Lakeland College’s School of Environmental Science is going bigger and better with the second conference.

The school will be hosting the second annual Conference on Environmental Management after Program Head and Practicum Coordinator, Nicole Nadorozny, PhD, says their inaugural event last year was a success and exceeded their expectations.

The conference is designed for the students to present their capstone presentations to industry professionals. She says they expected to have about 60 attendees last year but instead had 325 people attend the conference.

“It is bringing folks from around the surrounding communities and environmental experts in the same room with our student body. We’re trying to create an opportunity to learn, share and network.”

For this year’s event, the program has brought in conservationist Brian Keating as the keynote speaker.

Brian Keating is the keynote speaker at the conference and will be sharing stories about his travels around the world. (Photo submitted by: Lakeland College)

Keating has travelled the world-leading groups on nature-based travel exploring wildlife areas around the planet. He is also an Honorary Conservation Advisor for the Calgary Zoo as well as an adjunct assistant professor of anthropology and the University of Calgary.

“A big part for us is that he is a Lakeland graduate and for our student body it’s important for them to see the potential that any of our grads could potentially aspire or to become.”

Keating received a diploma for Wildlife and Fisheries Conservation from Lakeland College. Nadorozny expects his talk to have a big impact on attendees as he knows the area and the program. 

“He’s very much an educator, an entertainer and does a lot of public speaking events. He travels the world to speak to people about the world around us.”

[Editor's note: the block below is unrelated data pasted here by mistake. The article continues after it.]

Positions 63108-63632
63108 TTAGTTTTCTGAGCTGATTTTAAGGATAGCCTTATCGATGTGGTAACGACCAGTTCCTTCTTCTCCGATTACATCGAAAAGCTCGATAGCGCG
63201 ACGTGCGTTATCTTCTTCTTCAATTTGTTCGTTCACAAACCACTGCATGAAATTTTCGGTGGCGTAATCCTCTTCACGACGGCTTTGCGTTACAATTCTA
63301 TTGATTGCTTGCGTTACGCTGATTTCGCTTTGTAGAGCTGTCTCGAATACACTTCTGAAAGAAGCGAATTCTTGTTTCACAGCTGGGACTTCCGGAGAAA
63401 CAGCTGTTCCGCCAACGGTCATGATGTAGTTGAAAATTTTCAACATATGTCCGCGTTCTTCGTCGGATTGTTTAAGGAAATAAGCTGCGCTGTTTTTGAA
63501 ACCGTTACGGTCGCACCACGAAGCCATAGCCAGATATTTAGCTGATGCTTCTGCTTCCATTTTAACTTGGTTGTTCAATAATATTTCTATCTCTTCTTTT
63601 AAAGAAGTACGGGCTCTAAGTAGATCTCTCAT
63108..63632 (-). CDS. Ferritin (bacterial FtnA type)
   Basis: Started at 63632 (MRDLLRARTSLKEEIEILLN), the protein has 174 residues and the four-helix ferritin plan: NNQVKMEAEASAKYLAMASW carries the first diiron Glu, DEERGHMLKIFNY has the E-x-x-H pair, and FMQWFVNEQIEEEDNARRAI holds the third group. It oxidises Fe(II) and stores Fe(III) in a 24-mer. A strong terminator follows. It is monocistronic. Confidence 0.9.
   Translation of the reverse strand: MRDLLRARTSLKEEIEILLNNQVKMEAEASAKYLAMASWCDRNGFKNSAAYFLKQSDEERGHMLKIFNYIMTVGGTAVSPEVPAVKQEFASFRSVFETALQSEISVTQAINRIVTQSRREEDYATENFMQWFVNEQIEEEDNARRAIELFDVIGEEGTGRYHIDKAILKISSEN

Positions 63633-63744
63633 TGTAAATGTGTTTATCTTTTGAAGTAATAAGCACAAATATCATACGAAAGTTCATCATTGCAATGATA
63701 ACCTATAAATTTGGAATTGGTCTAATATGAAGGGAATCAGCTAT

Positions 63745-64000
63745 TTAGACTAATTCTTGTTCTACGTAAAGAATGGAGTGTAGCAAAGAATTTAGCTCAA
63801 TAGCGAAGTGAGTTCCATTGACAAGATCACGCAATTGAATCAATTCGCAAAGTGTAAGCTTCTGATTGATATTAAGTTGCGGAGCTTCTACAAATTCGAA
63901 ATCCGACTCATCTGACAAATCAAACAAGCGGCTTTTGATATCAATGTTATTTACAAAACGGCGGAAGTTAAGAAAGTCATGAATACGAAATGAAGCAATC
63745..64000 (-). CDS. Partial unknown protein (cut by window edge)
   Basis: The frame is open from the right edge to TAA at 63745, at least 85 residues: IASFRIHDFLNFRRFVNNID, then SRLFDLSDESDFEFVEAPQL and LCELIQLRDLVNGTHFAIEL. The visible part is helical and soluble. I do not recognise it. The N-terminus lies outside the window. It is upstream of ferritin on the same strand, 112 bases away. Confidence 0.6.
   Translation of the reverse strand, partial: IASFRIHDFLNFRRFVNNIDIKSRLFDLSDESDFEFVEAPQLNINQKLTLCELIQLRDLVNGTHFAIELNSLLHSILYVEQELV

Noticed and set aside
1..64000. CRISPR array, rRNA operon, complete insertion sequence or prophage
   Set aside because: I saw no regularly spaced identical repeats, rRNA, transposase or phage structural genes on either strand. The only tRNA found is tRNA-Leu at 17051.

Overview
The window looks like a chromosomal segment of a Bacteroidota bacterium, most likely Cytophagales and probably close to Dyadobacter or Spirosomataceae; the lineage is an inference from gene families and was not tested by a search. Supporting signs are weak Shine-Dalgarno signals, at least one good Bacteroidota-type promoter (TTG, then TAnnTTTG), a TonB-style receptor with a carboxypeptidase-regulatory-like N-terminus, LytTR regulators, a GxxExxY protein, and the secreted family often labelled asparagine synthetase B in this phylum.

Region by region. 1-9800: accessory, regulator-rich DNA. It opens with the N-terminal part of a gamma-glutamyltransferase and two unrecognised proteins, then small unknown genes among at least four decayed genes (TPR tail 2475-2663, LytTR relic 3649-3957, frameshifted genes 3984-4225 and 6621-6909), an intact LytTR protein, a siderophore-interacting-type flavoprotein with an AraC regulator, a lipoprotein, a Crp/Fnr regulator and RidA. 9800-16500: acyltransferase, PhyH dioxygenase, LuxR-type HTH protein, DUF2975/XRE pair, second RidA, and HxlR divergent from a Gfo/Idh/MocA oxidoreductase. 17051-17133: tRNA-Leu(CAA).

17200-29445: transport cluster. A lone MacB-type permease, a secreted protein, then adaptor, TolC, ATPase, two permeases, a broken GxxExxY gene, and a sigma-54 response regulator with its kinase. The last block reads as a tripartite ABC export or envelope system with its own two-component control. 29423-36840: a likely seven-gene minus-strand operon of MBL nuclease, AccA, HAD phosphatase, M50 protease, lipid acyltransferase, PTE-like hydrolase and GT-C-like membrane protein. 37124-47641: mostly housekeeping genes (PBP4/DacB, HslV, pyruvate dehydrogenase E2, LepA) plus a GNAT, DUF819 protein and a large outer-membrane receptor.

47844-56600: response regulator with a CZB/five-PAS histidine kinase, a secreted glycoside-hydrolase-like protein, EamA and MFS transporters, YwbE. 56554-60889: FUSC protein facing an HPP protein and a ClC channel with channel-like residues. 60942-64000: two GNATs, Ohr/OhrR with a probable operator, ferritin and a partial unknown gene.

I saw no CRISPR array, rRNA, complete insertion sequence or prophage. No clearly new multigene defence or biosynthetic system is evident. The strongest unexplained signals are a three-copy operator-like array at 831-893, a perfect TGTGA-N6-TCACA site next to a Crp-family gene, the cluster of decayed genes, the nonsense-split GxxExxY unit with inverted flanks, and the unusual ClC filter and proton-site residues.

They will also be holding a panel forum about the connection between Indigenous traditional knowledge and Western science.

“There’s a need to explore what that looks like. The pathway still isn’t clear and here is an opportunity for our students and our attendees to learn about what that could potentially look like.”

“These students are being prepared to go out into the workforce in the environmental sciences sector and this braiding of these two different ways of thinking is only increasing,” she adds.

Ultimately, the conference will still focus on the BAS environmental management degree students and their work. Capstone projects have topics ranging from species assessment and protection to soil management and water and vegetation management. 

Nadorozny says one of the reasons she considers the first conference a success was the fact that students were able to secure jobs with their presentations.

“The students get to show their work and get to shine and share. Last year, there were quite a few students, as a result of their presentations, were able to network and were offered positions after they heard by a particular agency.”

The conference will be held at the Lakeland Regional Centre in Vermilion on March 19. A pre-conference networking event will be taking place the night before at Copper Cork Distillery.